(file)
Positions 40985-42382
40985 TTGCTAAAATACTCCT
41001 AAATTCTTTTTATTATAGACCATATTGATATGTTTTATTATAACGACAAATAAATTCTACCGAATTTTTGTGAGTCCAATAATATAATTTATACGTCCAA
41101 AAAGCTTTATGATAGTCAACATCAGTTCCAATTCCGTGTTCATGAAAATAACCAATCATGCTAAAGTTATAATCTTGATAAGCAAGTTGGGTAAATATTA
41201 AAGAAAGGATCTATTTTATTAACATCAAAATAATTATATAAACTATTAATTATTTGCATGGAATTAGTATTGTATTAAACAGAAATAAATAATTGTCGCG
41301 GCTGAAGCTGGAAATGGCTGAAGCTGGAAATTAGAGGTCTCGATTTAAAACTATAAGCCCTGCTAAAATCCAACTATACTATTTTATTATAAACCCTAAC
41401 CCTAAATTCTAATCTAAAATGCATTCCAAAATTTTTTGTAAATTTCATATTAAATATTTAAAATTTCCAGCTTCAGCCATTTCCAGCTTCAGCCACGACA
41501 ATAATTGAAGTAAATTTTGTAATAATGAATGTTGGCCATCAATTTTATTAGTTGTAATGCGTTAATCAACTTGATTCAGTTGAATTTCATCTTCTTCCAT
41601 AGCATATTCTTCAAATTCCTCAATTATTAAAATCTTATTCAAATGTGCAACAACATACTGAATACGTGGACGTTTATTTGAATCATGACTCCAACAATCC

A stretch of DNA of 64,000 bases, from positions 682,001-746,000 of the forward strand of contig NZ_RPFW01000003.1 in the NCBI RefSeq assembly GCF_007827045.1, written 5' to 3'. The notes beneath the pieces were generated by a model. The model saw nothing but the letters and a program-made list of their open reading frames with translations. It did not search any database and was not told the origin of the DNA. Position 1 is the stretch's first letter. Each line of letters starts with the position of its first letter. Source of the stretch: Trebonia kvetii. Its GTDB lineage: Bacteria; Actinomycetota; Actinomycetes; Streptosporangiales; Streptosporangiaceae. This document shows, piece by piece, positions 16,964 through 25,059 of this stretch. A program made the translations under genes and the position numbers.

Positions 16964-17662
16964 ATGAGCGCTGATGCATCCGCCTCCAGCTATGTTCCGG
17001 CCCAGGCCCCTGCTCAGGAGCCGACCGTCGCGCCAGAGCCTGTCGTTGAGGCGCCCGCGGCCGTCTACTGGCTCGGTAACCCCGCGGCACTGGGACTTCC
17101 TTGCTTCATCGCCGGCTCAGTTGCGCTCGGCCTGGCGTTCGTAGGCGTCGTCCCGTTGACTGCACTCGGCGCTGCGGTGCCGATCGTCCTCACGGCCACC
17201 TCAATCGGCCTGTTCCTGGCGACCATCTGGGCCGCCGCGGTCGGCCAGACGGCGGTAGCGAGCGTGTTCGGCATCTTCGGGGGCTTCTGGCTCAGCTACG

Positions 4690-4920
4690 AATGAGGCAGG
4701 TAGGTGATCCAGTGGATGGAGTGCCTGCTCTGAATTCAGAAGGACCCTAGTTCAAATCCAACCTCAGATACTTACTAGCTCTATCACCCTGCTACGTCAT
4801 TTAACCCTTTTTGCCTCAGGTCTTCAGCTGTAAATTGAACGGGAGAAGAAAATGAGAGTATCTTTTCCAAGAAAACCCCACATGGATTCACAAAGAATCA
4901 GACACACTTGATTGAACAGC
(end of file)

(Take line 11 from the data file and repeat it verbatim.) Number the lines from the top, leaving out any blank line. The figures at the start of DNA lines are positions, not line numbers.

Positions 16964-17662